British Columbia: Fentanyl-Related Overdoses FAQ

How many people have died in BC? In which communities?

Over the past three years, there has been a progressive increase in the number of illicit drug overdose deaths in which fentanyl was detected, either alone or in combination with other drugs. The BC Coroners Service reports that in BC there were over 300 illicit drug overdose deaths in 2014. Preliminary data suggests that fentanyl was detected in approximately one-quarter of those deaths, as compared to five per cent of deaths in 2012.

Fentanyl has been detected in illicit-drug deaths throughout BC, with the largest numbers of deaths in Vancouver, Nanaimo, Surrey, Maple Ridge, Prince George, Langley and Fort St. John.

Where do these drugs come from? Were they manufactured legally or illegally?

RCMP and municipal police forces have found illicitly manufactured fentanyl being sold in:

  • pill form sold as fake oxy’s and other club drugs
  • powder form sold as heroin or fent
  • powder form mixed into other drugs like cocaine, crystal meth and others

Pills or powders containing illicitly-manufactured fentanyl are especially dangerous because there is no quality control or regulated manufacturing process. These drugs may contain toxic contaminants or have different levels of fentanyl in each batch. Even pills produced in the same batch may have little to lethal levels of fentanyl.

Some prescription fentanyl is also diverted to the street and used by sucking on patches or cutting the patch to extract for injection. Patches are designed for specific medical usage – used any other way may lead to an overdose.

What advice do you have for people who may unknowingly have taken drugs containing fentanyl?

While we advise against using illicit drugs, people who do choose to use should be sure to:

  • never use alone
  • start with a small amount
  • not mix substances, including alcohol, as it increases risk of overdose
  • call 911 right away if they think someone is overdosing
  • make a plan and know how to respond in case of an overdose
  • use where help is easily available
  • be prepared to give breaths and/or administer naloxone (Narcan) until help arrives

Overdose response training kits and naloxone kits can be requested online.

Caution should be used when handling fentanyl, as it can be absorbed through the skin or mucous membranes. Avoid touching your eyes, nose and mouth if you get any on your skin — even small quantities absorbed this way can lead to death.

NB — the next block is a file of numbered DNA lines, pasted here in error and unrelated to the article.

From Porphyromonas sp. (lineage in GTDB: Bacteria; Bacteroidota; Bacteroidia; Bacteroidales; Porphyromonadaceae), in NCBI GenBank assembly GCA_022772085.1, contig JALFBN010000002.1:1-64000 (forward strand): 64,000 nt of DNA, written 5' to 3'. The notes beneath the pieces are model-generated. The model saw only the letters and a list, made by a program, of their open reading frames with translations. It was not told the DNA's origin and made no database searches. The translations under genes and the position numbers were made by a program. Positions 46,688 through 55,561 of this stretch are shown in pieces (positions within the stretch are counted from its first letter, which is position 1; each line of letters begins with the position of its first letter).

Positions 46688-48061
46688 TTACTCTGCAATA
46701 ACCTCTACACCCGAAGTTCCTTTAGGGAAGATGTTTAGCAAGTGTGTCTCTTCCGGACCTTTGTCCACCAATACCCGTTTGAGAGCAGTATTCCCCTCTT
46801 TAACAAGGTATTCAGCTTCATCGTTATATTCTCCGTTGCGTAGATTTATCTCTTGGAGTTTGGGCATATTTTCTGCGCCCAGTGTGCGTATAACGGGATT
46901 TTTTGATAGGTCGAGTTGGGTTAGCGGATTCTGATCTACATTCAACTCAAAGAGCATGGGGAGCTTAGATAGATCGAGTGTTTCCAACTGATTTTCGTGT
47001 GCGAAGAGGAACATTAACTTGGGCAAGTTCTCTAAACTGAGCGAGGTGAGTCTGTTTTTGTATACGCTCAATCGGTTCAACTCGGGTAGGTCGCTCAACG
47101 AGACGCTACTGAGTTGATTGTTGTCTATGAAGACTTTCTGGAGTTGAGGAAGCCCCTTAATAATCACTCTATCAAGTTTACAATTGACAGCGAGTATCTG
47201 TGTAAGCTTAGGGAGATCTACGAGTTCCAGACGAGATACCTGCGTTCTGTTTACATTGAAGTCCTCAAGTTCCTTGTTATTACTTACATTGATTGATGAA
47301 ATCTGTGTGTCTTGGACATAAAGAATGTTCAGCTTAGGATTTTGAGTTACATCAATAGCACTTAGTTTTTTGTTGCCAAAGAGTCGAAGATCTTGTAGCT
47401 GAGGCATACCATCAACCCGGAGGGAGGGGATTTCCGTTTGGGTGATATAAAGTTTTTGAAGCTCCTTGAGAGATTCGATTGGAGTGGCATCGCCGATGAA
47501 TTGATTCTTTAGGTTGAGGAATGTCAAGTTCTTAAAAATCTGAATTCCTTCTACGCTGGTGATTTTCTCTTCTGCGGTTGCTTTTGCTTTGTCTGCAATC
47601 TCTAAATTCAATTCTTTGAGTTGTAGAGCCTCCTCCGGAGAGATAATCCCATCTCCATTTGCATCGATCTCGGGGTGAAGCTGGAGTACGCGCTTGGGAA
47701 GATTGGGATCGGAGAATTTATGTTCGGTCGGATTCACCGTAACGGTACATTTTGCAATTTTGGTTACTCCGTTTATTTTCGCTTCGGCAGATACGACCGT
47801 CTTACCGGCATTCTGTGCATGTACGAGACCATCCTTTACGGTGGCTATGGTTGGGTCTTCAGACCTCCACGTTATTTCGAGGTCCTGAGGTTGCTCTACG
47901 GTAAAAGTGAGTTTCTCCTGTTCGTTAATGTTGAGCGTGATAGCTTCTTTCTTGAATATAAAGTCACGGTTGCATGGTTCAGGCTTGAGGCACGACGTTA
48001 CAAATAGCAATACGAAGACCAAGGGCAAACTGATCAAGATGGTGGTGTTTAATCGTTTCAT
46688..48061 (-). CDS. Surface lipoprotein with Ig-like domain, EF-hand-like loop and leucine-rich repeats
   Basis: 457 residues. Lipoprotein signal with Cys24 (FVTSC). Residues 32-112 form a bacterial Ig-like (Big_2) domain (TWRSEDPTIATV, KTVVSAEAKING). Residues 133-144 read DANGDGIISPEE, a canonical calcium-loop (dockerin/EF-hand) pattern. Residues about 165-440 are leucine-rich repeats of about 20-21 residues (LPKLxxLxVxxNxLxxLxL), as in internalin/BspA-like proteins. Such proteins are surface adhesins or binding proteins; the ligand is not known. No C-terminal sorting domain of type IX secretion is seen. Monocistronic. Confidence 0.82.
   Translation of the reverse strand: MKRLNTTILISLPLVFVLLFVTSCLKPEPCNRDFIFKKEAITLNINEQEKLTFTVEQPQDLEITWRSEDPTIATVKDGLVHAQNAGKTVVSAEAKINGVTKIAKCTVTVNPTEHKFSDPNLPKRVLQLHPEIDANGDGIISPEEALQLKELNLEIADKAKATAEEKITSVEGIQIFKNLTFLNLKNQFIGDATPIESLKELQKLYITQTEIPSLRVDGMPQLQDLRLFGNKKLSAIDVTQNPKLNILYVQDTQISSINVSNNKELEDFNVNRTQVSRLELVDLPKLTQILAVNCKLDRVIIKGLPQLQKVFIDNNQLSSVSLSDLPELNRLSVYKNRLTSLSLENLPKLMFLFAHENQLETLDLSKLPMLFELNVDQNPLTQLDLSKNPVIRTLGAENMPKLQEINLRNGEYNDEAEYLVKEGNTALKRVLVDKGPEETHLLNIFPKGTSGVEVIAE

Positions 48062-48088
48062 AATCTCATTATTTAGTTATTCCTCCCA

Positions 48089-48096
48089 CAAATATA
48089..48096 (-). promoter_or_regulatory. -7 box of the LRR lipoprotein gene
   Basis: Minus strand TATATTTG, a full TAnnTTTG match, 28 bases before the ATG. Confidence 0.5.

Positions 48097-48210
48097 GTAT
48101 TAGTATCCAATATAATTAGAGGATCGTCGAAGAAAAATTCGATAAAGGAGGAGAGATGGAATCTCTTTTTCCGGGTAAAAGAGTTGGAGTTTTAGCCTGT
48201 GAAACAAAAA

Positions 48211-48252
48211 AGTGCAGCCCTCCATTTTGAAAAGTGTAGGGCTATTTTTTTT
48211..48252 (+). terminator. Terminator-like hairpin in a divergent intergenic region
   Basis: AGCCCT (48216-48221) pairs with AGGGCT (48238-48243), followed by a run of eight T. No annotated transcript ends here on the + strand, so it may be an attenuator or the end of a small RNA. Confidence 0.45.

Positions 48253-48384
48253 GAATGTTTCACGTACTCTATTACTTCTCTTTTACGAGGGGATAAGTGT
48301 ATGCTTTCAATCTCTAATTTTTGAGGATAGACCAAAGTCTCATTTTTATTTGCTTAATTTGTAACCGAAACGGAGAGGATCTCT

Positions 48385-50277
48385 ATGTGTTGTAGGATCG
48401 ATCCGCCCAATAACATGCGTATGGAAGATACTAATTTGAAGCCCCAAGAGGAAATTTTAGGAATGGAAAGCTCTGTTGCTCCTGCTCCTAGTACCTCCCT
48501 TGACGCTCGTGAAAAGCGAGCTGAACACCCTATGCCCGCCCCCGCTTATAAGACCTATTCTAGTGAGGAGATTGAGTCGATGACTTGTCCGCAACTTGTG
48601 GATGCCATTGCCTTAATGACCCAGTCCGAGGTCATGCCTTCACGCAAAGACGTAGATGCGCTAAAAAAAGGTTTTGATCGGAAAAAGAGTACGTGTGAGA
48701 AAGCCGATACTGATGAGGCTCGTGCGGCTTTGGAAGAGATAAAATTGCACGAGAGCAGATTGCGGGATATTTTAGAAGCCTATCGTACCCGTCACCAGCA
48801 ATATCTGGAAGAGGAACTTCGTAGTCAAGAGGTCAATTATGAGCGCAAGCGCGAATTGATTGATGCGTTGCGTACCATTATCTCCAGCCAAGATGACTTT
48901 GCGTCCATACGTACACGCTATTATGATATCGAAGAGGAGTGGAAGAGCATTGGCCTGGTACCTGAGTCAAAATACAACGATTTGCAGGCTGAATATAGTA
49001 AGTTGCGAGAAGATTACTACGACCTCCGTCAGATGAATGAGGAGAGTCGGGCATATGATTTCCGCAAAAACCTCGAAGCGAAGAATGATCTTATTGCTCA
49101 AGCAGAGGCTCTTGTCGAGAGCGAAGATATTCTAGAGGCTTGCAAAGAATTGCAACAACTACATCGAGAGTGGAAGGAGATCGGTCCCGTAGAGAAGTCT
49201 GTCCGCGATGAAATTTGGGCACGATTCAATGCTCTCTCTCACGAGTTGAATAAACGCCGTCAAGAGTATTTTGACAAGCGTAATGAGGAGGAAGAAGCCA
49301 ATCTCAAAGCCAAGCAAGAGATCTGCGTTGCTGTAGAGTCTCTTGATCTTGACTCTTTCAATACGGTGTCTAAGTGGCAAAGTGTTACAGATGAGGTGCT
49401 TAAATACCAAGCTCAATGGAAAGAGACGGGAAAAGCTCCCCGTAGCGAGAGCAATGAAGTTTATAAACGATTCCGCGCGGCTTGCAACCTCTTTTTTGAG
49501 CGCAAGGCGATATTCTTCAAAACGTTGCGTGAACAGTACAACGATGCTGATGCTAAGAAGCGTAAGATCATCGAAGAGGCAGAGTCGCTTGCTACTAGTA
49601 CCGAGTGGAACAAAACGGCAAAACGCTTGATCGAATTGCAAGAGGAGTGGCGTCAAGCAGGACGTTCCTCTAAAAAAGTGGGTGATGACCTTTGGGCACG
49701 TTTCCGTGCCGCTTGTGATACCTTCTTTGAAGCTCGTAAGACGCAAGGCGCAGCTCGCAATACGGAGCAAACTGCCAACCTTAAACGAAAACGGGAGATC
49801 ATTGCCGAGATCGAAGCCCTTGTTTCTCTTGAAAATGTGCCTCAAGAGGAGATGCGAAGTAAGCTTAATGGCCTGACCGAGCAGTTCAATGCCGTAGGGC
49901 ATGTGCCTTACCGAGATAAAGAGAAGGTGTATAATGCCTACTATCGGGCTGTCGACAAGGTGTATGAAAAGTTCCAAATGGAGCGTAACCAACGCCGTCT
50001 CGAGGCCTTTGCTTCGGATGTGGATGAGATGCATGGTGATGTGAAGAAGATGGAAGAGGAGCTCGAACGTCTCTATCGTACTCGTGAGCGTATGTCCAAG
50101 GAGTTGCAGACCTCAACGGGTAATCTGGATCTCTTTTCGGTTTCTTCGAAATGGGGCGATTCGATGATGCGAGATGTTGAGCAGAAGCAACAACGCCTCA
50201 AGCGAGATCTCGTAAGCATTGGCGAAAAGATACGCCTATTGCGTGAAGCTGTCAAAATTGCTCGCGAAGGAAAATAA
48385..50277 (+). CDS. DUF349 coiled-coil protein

The risk of unintended fentanyl exposure if you are treating someone who has overdosed is extremely low. There have been thousands of overdose reversals with naloxone, administered by emergency medical services staff, health care workers, and private citizens, and not one case of secondary exposure to fentanyl has been reported.

There can be risk for law enforcement personnel because they are exposed to environments where illegal drugs are being produced, transported, or stored.

Is it safe to use fentanyl that my doctor prescribed for me?

Yes, if you use it as prescribed. Take caution if you are also using other substances which may suppress breathing, like alcohol and benzodiazepines (like Librium and Valium), or other non-prescribed drugs. Keep your medication out of reach of children and pets. If you’re having any side effects, call your doctor or, if serious, call 911.

Can I test my drugs for fentanyl?

No, there is no rapid detection test for fentanyl that is currently available for general use.

What does a fentanyl overdose look like?

Early signs of a fentanyl overdose include:

  • severe sleepiness
  • slow heartbeat
  • slow, shallow breathing or snoring
  • trouble breathing
  • cold, clammy skin
  • trouble walking or talking

Download a PDF poster outlining the early signs of a fentanyl overdose.

What should I do if I think someone is experiencing an overdose?

If any of these signs are observed in someone who is known to, or suspected of, taking opioid (OxyContin, Percocet, Vicodin, codeine, morphine) or illicit drugs, call 911 immediately.

Mouth-to-mouth resuscitation and the immediate use of an antidote like naloxone can reverse the effects of fentanyl, but higher doses than usual may be needed and repeated doses are often required. Call 911 in all suspected overdoses.